Request for Proposals 2013
Endangered Language Fund
You can download a PDF of this Request for Proposals here.
The Endangered Language Fund provides grants for language maintenance and linguistic field work. The work most likely to be funded is that which serves both the native community and the field of linguistics. Work which has immediate applicability to one group and more distant application to the other will also be considered. Publishing subventions are a low priority, although they will be considered. Proposals can originate in any country. The language involved must be in danger of disappearing within a generation or two. Endangerment is a continuum, and the location on the continuum is one factor in our funding decisions.
Eligible expenses include consultant fees, tapes, films, travel, etc. Overhead is not allowed. Grants are normally for a one year period, though extensions may be applied for. We expect grants in this round to be less than $4,000 in size, and to average about $2,000.
Researchers and language activists from any country are eligible to apply. Awards can be made to institutions, but no administrative (overhead, indirect) costs are covered.
Please note that many languages in the northwestern United States of America are NOT eligible for the Language Legacies grant. These languages are covered instead by our Native Voices Endowment grant program (click here for more details). The full list of languages that are covered by the Native Voices Endowment and ineligible for the Language Legacies grant may be found in PDF form here.
Applications must be received by April 22nd, 2013. Decisions will be delivered by the end of May, 2013.
How to Apply
There is no form, but the information requested below should be included in the first page of an electronic document, preferably a PDF file. Email the single file containing all the material to: email@example.com
Applications must be submitted electronically. No mail or fax applications will be accepted. If you have any questions, please write to our address (300 George St., Suite 900, New Haven, CT 06511, USA) or email to: firstname.lastname@example.org
The first page should contain:
- Title of the project
- Name of language and country in which it is spoken
- Name of primary researcher
- Address of primary researcher (include email and, if possible, phone.)
- Amount requested
- Present position, education, and native language(s).
- Previous experience and/or publications by the applicant(s) that are relevant.
- Include the same information for collaborating researchers, if any. This information may continue on the next page.
Description of the Project
Beginning on a separate page, provide a description of the project. This should normally take two pages, single spaced, but the maximum is five pages. Be detailed about the type of material that is to be collected and/or produced, and the value it will have to the native community (including relatives and descendants who do not speak the language) and to linguistic science. Special consideration will be given to projects that involve children. Give a brief description of the state of endangerment of the language in question.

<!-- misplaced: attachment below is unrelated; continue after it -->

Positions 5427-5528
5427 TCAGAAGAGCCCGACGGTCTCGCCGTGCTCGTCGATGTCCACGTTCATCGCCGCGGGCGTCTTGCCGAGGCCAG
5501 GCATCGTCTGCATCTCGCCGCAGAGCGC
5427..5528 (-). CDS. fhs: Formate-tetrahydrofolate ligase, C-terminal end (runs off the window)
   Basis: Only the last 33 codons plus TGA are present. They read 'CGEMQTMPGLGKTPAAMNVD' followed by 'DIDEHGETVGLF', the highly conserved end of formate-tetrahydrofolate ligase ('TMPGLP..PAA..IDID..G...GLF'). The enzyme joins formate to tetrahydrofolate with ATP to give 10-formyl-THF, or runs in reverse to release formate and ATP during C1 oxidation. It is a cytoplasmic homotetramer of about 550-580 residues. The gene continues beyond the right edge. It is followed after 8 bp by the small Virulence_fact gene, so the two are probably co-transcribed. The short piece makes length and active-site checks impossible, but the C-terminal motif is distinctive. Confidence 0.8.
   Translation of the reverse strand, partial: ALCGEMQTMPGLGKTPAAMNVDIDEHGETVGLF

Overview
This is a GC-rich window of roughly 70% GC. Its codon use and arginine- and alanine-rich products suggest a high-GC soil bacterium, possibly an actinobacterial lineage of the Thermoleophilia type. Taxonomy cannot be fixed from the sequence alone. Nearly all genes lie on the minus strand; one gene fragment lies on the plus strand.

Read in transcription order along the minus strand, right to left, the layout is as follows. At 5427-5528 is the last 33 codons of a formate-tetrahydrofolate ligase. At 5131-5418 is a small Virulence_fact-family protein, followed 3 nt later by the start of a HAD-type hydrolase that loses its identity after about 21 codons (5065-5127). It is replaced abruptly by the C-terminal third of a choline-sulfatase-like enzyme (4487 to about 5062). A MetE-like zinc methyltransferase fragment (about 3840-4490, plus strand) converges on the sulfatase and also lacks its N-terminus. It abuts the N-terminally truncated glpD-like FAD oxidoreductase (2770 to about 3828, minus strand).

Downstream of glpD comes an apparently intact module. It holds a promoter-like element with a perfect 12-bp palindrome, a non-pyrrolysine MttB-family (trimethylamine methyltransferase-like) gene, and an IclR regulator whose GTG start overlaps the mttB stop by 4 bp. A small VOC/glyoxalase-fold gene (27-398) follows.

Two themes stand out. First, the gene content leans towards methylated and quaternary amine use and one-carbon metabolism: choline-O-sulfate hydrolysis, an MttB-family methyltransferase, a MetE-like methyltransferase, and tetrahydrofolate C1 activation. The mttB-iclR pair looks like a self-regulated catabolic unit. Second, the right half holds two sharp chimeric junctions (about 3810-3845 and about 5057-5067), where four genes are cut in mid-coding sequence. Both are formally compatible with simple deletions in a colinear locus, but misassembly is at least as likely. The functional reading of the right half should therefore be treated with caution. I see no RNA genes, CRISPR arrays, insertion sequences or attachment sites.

On a separate page, prepare an itemized budget that lists expected costs for the project. Eligible expenses include consultant fees, tapes, films, travel, equipment, etc. Overhead (indirect) costs are not allowed. Estimates are acceptable, but they must be realistic. Please translate the amounts into US dollars. List other sources of support you are currently receiving or expect to receive and other applications that relate to the current one.
Letter of Support
Two letters of support are recommended, but not required. These can be included in the electonric file or sent separately. Note that these letters, if sent separately, must arrive on or before the deadline (April 22nd, 2013) in order to be considered. If more than two letters are sent, only the first two received will be read.
Limit to One Proposal
A researcher can be primary researcher on only one proposal.
Acknowledgment of Receipt
Receipt of application will be acknowledged by email.
If a Grant is Awarded
Before receiving any funds, university-based applicants must show that they have met the requirements of their university's human subjects' committee. Tribal- or other-based applicants must provide equivalent assurance that proper protocols are being used.
If a grant is made and accepted, the recipient is required to provide the Endangered Language Fund with a short formal report of the project and to provide the Fund with copies of all audio and video recordings made with ELF funds, accompanying transcriptions, as well as publications resulting from materials obtained with the assistance of the grant.